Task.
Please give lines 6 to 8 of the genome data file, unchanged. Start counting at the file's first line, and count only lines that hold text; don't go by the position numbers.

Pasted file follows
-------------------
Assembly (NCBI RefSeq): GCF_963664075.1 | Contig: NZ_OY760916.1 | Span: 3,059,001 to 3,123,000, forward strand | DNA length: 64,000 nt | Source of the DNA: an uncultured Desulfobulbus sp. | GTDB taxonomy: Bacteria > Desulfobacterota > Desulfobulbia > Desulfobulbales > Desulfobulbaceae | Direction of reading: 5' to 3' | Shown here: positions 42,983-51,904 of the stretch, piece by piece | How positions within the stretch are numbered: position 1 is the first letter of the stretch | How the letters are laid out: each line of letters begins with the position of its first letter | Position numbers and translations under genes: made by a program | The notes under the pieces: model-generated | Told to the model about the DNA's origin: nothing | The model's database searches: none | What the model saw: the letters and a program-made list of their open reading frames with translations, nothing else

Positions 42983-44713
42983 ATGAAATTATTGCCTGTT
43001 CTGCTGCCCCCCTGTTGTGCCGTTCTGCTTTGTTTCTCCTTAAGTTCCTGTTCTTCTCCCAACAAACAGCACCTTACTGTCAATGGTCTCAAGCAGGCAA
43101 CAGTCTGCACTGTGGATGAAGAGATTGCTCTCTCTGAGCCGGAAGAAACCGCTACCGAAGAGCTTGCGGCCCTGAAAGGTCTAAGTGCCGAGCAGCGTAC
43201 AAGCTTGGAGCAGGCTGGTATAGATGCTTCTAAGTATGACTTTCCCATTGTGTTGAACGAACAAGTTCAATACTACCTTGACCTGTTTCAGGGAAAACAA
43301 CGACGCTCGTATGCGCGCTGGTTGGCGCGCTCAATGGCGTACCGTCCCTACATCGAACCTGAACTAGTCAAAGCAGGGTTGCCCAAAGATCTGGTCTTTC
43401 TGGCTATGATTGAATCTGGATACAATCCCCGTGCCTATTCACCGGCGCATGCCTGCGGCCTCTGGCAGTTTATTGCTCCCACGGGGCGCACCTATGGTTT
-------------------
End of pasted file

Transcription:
43201 AAGCTTGGAGCAGGCTGGTATAGATGCTTCTAAGTATGACTTTCCCATTGTGTTGAACGAACAAGTTCAATACTACCTTGACCTGTTTCAGGGAAAACAA
43301 CGACGCTCGTATGCGCGCTGGTTGGCGCGCTCAATGGCGTACCGTCCCTACATCGAACCTGAACTAGTCAAAGCAGGGTTGCCCAAAGATCTGGTCTTTC
43401 TGGCTATGATTGAATCTGGATACAATCCCCGTGCCTATTCACCGGCGCATGCCTGCGGCCTCTGGCAGTTTATTGCTCCCACGGGGCGCACCTATGGTTT